It’s the politicians who put Illinois taxpayers in a vise by promising fat pensions to retirees yet not investing enough money to pay for it all. Every year we let the politicians delay, the vise twists tighter.

Pritzker and Democratic legislators are letting 2021 slip away without action on a pension reform amendment. Come 2022, the rest of us should demand that they let the people vote.

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Champaign News-Gazette. July 25, 2021.

Editorial: Another ethics placebo for the people of Illinois

The Illinois General Assembly is a master of approving phony reform bills.

Gov. J.B. Pritzker this week continued his usual practice of signing whatever legislation the General Assembly puts in front of him.

This time, he put his stamp on what purports to be legislation establishing stricter ethics standards for members of the Illinois General Assembly. Having it both ways, Pritzker acknowledged the legislators’ handiwork “didn’t go far enough” but suggested it represents an improvement.

In rejecting suggestions from good government types, including Change Illinois, that he veto the bill, Pritzker said “you can’t go by the theory that the perfect should be the enemy of the good.”

The governor is right about that. No piece of legislation can be perfect because it is inevitably the product of a compromise-driven process.

But by invoking that cliché, Pritzker means to put an end to the discussion. That would, in fact, be reasonable if the legislation really met Pritzker’s characterization as “good.” It doesn’t.

Although adorned in gaudy wrapping paper progress, the legislation is an empty shell devoid of substantive, positive changes.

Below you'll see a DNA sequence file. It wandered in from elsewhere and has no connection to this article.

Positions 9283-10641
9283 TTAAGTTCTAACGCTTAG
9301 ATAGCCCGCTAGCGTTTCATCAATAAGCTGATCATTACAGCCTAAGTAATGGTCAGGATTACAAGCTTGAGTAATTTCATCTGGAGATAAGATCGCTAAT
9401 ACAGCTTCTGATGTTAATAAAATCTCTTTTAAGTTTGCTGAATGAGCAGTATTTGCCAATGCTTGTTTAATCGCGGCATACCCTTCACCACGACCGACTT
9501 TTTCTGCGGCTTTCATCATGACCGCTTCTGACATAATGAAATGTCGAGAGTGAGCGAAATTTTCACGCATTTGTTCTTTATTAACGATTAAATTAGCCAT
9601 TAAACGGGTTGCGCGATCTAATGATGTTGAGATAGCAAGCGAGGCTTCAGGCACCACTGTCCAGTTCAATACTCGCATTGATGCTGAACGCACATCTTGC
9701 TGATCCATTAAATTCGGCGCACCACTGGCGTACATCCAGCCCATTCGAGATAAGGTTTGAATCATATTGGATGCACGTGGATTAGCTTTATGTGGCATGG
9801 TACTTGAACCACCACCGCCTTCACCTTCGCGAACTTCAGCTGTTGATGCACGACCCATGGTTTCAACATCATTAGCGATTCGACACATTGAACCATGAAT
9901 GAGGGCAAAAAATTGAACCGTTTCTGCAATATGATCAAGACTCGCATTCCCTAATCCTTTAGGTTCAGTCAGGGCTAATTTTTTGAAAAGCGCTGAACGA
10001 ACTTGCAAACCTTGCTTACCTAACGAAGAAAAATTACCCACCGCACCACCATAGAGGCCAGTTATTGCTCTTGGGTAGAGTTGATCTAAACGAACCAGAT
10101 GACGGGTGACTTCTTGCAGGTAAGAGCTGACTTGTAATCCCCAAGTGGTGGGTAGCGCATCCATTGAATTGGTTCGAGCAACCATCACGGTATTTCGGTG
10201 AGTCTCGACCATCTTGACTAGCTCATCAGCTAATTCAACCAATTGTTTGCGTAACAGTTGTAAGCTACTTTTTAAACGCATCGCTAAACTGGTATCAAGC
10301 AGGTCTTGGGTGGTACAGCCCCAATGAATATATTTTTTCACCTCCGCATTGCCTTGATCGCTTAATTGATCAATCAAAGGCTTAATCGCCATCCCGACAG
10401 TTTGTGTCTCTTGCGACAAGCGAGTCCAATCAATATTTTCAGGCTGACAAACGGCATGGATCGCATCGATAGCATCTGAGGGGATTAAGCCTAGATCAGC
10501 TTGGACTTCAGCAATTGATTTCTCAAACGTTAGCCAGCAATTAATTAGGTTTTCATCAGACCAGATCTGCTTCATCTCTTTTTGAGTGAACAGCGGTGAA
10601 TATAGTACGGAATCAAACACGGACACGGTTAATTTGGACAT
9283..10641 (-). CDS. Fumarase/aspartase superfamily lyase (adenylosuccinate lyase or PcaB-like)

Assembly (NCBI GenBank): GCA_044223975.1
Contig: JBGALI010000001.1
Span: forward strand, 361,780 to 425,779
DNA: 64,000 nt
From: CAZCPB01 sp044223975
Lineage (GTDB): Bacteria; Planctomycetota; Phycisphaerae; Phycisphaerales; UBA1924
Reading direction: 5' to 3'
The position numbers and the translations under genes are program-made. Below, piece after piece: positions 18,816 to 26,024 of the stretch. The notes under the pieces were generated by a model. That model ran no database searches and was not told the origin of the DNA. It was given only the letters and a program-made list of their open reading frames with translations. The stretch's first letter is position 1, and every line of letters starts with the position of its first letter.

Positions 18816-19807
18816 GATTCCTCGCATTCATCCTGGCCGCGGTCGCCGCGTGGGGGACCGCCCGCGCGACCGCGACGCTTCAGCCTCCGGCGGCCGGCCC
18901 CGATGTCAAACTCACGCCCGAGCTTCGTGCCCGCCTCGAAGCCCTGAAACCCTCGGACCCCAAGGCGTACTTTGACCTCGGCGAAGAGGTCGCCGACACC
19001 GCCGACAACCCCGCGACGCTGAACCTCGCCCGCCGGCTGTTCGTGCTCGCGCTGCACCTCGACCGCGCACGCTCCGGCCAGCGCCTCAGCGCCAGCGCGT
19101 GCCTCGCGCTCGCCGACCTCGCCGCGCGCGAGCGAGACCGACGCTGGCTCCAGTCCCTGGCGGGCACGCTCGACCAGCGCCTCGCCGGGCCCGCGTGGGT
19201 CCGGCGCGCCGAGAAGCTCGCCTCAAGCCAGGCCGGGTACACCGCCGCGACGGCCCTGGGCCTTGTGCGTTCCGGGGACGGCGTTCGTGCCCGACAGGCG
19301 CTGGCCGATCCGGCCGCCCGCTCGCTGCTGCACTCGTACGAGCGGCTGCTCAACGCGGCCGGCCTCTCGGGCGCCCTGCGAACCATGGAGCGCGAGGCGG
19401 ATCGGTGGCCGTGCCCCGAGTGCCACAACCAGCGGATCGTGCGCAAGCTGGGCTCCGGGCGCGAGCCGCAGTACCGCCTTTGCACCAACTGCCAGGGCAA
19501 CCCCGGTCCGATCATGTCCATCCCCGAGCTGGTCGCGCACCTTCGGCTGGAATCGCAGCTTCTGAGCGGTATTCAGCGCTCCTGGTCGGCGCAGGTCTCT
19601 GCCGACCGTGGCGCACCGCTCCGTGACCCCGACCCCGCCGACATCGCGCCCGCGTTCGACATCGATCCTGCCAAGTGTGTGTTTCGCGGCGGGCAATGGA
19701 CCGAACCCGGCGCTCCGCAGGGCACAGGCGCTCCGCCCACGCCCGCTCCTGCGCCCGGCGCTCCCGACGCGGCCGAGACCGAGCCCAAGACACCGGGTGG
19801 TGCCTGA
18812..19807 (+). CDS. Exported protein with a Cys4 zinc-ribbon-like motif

In passing this legislation, super-majority Democrats employed a familiar magic trick — creating an illusion of reform rather than real reform.

Change Illinois had hoped the legislature would ban lawmakers from lobbying local government, establish a two-year ban on former legislators lobbying their former colleagues, strengthening conflict of interest standards and giving real authority to the legislative inspector general.

After reviewing the bill, the reform group said the final version of the purported ethics bill fell “well short” of those goals.

The revolving door ban on former legislators lobbying their old colleagues is a loophole-ridden joke. Legislative inspector general Carol Pope was so disgusted by the bill’s failure to strengthen the authority of her office that she submitted her resignation.

The status quo under the new bill isn’t all that different from the inadequate status quo under the old law.

Obviously, lawmakers of this scandal-ridden state have shown they want nothing to do with changes that would undermine their ability to profit — one way or another — from their legislative duties.

Of course, if Illinois was a state where public officials had a reputation as always acting above board, it would be one thing. (As hard as it is to believe, some states have well-deserved reputations for honest government.) But Illinois always has been, is now and probably always will be up to its neck in corruption.

Our culture of corruption even has a name — “the Illinois/Chicago Way.”

One feature of that sickening approach to public duty is that legislators — for the most part — don’t care what the public thinks. If no one can force them to pass substantive ethics rules, they simply won’t do so.

There’s no price to pay for thumbing their nose at the voters.

Our elected officials may be craven in many respects, but give them credit for one thing. With their fingers in the air checking the political winds, they know what they can and can’t get away with.

Illinoisans may be disgusted with the political climate, but they’re resigned to it.

So the legislature passes a phony ethics bill. The governor signs the phony ethics bill. And that is that.

It’ a heck of a way to run a state. But this is, after all, business as usual in Illinois.

END